After another pleasant and restful evening at the Monterey Motel, we set out for breakfast with Ward’s, and another pleasant discovery. At the suggestion of Mike, we cruised west on Central Avenue (Route 66) in search of Western View Steakhouse and Coffee Shop.

There was ample evidence, inside and out, that this restaurant has been serving customers for a very long time. Simply put, it was frayed at the edges. 
Still, as it was obviously quite popular with locals, I was quite eager to sample the food. We weren’t disappointed. The simple, basic fare was well prepared and reasonably priced.
As always, lively conversation and a meal shared with friends made our stop more memorable. Our paths had crossed with the Ward’s several times on this adventure but now it was time to part ways.

We seemed to play tag on the drive west through a string of stoplights on Central Avenue, then they turned onto I-40 and we continued to Enchanted Trails Trading Post and RV Park as we had a morning meeting with Vickie Ashcraft, a friend as well as member of the New Mexico Route 66 Association, and books to sign.
Our drive west was punctuated with an array of stops for photos and a bit of exploration. I suppose there was a bit of procrastination  as we did want the adventure to end.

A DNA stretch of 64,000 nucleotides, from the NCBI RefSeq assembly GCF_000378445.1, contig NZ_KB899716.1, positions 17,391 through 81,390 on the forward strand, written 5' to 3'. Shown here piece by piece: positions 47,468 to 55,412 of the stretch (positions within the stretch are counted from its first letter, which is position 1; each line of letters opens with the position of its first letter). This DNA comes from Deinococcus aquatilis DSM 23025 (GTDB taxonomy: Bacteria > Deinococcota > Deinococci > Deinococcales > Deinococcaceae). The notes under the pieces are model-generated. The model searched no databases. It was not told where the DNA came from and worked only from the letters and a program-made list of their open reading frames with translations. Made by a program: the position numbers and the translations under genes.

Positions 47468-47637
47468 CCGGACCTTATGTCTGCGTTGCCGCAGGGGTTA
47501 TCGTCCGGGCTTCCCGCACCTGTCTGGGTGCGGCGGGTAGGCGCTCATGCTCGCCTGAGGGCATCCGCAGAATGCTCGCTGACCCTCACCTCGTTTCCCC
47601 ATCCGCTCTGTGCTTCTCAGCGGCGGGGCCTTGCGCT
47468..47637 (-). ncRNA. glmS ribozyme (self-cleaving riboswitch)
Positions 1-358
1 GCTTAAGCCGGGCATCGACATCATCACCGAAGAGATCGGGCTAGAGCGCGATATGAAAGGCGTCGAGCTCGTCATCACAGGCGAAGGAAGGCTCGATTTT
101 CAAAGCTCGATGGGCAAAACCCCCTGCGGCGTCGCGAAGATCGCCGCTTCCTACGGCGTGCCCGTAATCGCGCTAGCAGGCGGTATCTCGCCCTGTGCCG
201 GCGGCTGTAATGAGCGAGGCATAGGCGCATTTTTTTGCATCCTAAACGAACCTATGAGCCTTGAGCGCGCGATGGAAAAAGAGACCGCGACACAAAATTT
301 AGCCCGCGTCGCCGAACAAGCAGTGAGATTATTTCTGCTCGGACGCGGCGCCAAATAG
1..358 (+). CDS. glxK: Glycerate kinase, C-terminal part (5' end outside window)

One of our strangest stops was at the remains of Fort Courage near Houck, Arizona. We had mostly stopped to stretch the legs but could not resist taking a photo or two.

As I focused the camera, a surprising site brought me up short. The place was abandoned. It was on the fast track to becoming another roadside ruin. And yet the lights were still on at the entrance!
Aside from a stop for fuel, our closeout lunch was another opportunity to sample a roadside classic. This one, Romo’s, in Holbrook was across the street from Joe and Aggies.
As it was a true spur of the moment stop (the plan had been to have lunch in Williams), there wasn’t an opportunity to call David Heward, our lunch companion on our first lunch on the road.

Romo’s is another restaurant favored by the locals. In operation for more than forty years, the place is really showing its age. Still, the food was good. However, it was the friendly staff that carried the day and that made this a memorable stop.
Our adventure on Route 66 and the road less traveled was nothing short of amazing. It was an opportunity to make memories with my dearest friend, to sample new foods and see new places, and to visit old haunts.
But what really made the trip special and memorable were the people met along the way. Friends and strangers alike made this an unforgettable adventure.
Thank you Frank and Mike, Bob and Robin, Sharon and Mike, Connie, Bob, and Ramona, Lori and Joe, David and Rich. To each and everyone that made this such a delightful odyssey, thank you.